• It’s extremely important to involve the profile of the community in such projects, including the women, landless, input and service providers.
  • It is often useful to assist the community in selecting their preferred interventions from a basket through ex-ante analysis using a set of bio-physical, socioeconomic and cultural criteria.
  • Making provisions for input supply locally, e.g. planting materials, etc. enhances the application rates of the chosen interventions.
  • The research designs may require adjustments in community participated programs as the communities continue to experiment and evolve their own new ways, however unscientific and non- systematic they may appear to be.
  • The impact pathways and scaling –up mechanisms for such projects should be considered as an essential part of the design itself. This becomes handy in monitoring the progress and in impact assessment.
  • The horizontal as well as vertical expansion, or the scaling up of certain practices / technologies/ concepts, etc. requires a thorough understanding of certain key considerations, e.g. knowledge systems, institutions, partners, setbacks and challenges, and putting these considerations in the scaling up process could accelerate it in a more systematic and assured way.
  • In addition to various other considerations in the scaling up efforts, robustness of the practice/ technology, etc., scientifically delineated application domains of it and a broad based buy in of the stakeholders are essential considerations that will “nail or fail” the effort.

What are some of the barriers or challenges the project has faced? How are you overcoming those?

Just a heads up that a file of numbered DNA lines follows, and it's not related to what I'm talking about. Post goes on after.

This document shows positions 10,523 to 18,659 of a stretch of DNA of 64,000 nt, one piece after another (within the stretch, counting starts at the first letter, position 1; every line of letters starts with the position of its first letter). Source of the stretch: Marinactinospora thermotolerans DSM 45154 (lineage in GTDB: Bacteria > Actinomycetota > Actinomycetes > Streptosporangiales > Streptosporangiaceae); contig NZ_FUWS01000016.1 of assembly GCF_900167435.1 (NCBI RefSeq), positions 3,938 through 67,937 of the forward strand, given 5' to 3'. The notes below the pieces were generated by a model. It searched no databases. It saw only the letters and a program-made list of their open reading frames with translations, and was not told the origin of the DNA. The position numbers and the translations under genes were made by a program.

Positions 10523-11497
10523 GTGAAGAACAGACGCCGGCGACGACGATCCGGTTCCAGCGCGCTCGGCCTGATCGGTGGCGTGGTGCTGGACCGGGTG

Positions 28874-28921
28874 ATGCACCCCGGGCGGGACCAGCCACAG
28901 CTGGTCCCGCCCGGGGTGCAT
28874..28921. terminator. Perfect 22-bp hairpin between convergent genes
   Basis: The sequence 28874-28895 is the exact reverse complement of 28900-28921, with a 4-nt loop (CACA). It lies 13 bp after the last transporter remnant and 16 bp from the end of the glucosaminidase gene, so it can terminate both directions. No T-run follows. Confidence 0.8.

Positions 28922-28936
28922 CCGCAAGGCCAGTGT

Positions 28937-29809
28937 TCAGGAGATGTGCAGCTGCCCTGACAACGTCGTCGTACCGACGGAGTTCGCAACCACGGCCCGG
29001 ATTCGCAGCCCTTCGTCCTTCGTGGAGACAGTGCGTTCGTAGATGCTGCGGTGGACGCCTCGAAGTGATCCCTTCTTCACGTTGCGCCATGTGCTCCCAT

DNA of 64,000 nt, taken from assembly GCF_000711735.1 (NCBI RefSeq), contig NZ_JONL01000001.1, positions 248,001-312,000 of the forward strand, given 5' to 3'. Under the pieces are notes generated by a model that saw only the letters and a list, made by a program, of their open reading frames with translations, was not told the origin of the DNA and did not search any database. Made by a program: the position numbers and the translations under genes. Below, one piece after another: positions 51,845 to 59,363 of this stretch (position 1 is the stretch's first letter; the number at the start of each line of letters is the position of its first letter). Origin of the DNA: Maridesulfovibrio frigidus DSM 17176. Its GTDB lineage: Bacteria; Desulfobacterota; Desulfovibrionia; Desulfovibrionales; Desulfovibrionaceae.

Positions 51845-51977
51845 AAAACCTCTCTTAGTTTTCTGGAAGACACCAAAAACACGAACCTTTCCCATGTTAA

• Organizing the community and training them has taken and is taking longer time, much longer than expected. Using trained community members as resource persons in organizing the next community has been effective for this.
  • Communities, pampered by the government’s subsidy programs often look forward for free gifts even from research programs. Involving them from the very start of the project, clear explanation of the objectives and roles and responsibilities through group interaction and senior leadership of the communities on regular basis has been effective in overcoming some of this.
  • Keeping certain sections of the society totally out of loop of the project guarantees the destruction. Uprooting of plants and breaking of shoots, grazing of crops, poaching of the harvest, and stealing of fences are common ills in the rural settings. It is therefore, of utmost importance to engage them in certain aspects.

Are you currently sharing this information with internal and/or external partners? If so, how?

Quarterly and annual progress and achievement reports are submitted to the donors, which is also shared with the internal partners. Regular monitoring of the project is performed through presentations and stakeholders workshops involving NAIP, partners, other NARES partners, NGOs, donors, etc. We share this through television and radio broadcast, and also publish in peer reviewed journals, book chapters, manuals, policy briefs, etc.

Are there components of the project that could be scaled up (nationally; regionally; etc.)? What would be the challenges in doing so? How is this being done?

There are number of out puts and out comes in this project that we intend to scale up. The frame work and methodology of the scaling up process is currently being developed and refined through pilot field testing and a series of workshops, most recent of them was in August, 2012. What we are looking forward is to develop a generic process that takes into account the main drivers, constraints, opportunities, pre-requisites / pre conditions, institutions, partners, etc. so that the methodology can be applicable in varied situations.

Based on the results obtained so far, it seems that the protocol being developed and tested through this project would have a high degree of applicability and adoption throughout South Asia, particularly in India, especially in terms of improving the small holder livelihoods and employment opportunities for the landless.

As this activity is under a limited scope nationally funded project in India, the validation of scaling up protocol in other situations in the country and other countries of the region (representing ecological variability) is a challenge and restricts the validation process. We are on a constant look out for accessing some bilateral support for this activity.